Title: On known and less known relations of Leonhard Euler with PolandAbstract
In this lecture I will focus on research contacts of Leonhard Euler with Polish scientists of his era, mainly with those from the city of Gdańsk (then Danzig). L. Euler was the most prolific mathematician of all times, the most outstanding mathematician of the 18th century, and one of the best ever. The complete edition of his manuscripts is still in process.
Euler’s contacts with French, German, Russian, and Swiss scientists have been widely known, while relations with Poland, then one of the largest European countries, are still in oblivion. Euler visited Poland only once, in June of 1766, on his way back from Berlin to St. Petersburg. He was hosted for ten days in Warsaw by Stanisław II August Poniatowski, the last king of Poland. Many Polish scientists were introduced to Euler, not only from mathematical circles, but also astronomers and geographers. The correspondence of Euler with Gdańsk scientists and officials, including Carl L. Ehler, Heinrich Kühn and Nathanael M. von Wolf, originated already in the mid–1730s. We highlight the relations of L. Euler with H. Kühn, a professor of mathematics at the Danzig Academic Gymnasium and arguably the best Polish-German mathematician of his era. It was H. Kühn from whom Euler learned about the Königsberg Bridges Problem; hence one can argue that the beginning of the graph theory and topology of the plane originated in Gdańsk. In addition, H. Kühn was the first mathematician who proposed a geometric interpretation of complex numbers, the theme very much appreciated by Euler.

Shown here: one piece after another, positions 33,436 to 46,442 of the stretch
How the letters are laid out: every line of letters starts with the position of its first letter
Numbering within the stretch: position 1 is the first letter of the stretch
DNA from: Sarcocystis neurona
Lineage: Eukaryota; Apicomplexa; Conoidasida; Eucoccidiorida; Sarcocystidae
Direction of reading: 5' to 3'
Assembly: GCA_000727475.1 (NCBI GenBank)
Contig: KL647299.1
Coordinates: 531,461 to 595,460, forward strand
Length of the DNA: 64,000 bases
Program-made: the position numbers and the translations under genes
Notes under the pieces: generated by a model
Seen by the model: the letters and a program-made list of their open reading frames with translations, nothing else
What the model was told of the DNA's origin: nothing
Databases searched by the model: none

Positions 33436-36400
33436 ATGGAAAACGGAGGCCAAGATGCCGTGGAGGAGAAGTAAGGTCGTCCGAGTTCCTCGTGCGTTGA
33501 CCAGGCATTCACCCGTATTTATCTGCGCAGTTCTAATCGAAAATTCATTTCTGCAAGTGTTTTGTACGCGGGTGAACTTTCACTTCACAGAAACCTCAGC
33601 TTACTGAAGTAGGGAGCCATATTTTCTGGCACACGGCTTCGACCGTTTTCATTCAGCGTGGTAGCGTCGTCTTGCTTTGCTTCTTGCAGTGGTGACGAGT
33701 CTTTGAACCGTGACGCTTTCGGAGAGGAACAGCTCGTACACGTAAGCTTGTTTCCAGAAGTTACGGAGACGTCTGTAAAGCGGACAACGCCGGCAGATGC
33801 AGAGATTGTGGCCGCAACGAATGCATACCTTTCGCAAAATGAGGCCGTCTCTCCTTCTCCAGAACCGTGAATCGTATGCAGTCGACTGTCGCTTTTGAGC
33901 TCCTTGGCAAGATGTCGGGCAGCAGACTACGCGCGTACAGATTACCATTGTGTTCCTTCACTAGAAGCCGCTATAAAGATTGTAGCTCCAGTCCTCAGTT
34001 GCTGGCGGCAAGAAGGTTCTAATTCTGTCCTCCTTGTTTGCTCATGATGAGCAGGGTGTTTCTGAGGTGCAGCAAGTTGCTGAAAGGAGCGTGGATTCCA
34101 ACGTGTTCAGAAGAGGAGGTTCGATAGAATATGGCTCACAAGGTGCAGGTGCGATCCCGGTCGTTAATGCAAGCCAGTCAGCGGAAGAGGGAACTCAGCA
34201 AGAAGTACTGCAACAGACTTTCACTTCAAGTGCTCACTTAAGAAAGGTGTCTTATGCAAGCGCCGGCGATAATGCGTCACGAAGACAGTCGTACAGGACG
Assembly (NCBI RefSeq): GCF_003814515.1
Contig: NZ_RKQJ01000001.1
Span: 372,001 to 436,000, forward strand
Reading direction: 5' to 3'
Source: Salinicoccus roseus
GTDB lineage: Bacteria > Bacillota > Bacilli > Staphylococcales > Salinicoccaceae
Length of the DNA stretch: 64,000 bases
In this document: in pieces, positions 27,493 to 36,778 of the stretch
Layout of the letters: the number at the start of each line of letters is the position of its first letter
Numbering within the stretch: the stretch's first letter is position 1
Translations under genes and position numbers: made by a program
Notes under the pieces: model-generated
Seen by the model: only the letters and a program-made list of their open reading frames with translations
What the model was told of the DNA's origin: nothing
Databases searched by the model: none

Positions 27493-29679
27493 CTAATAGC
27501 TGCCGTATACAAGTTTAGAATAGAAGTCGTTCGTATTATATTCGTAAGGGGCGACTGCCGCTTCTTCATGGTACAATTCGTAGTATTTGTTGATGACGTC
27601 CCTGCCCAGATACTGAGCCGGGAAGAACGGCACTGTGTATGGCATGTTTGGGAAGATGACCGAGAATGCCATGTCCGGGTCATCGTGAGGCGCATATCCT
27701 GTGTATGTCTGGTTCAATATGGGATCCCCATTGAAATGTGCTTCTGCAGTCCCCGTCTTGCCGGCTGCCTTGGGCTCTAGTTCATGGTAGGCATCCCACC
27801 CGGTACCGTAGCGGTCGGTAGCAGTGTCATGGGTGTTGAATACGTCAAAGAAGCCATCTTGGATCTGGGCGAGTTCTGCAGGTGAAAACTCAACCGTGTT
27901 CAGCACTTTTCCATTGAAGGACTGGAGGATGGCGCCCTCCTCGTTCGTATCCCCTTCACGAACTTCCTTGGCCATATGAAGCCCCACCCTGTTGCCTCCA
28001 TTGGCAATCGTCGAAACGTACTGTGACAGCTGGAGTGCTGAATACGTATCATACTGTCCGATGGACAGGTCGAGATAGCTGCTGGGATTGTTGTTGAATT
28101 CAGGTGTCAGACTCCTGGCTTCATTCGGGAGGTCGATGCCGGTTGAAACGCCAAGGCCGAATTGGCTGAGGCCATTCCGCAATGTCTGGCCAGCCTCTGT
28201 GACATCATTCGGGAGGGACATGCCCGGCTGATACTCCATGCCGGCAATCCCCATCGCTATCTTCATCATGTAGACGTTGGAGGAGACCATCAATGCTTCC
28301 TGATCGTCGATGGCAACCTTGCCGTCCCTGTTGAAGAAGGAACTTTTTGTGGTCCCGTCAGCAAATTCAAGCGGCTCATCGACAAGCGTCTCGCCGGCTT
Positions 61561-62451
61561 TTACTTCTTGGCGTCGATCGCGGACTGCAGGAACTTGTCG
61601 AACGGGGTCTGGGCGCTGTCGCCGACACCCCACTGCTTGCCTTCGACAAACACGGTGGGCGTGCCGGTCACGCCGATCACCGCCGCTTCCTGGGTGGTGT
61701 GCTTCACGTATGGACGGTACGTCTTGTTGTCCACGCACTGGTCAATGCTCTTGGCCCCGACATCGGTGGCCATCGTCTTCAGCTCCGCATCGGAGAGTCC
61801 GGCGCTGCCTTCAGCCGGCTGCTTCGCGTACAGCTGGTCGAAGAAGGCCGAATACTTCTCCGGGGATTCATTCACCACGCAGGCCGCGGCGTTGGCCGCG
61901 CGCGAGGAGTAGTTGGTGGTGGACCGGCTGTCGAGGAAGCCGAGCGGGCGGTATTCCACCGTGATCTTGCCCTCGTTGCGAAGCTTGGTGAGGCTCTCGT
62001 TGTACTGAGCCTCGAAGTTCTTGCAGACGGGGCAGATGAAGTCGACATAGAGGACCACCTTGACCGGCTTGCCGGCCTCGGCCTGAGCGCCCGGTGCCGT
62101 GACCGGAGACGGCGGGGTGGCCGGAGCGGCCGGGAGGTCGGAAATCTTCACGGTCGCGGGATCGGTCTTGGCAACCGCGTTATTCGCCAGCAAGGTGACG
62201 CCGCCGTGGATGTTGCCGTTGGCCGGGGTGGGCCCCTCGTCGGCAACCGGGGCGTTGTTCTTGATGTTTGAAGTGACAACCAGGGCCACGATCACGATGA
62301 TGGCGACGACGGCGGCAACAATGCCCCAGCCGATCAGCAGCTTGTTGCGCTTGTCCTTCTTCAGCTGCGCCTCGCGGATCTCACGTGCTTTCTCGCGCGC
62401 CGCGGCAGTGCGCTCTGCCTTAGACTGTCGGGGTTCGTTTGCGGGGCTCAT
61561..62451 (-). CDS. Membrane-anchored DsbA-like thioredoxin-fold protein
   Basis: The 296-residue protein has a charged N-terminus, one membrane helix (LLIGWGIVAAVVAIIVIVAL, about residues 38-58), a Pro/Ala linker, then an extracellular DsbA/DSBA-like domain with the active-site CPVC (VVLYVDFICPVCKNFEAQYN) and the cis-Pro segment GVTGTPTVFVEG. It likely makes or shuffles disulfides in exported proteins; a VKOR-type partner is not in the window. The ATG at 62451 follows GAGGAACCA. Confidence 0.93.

Findings included in this paper are either unknown or little known to a general mathematical community.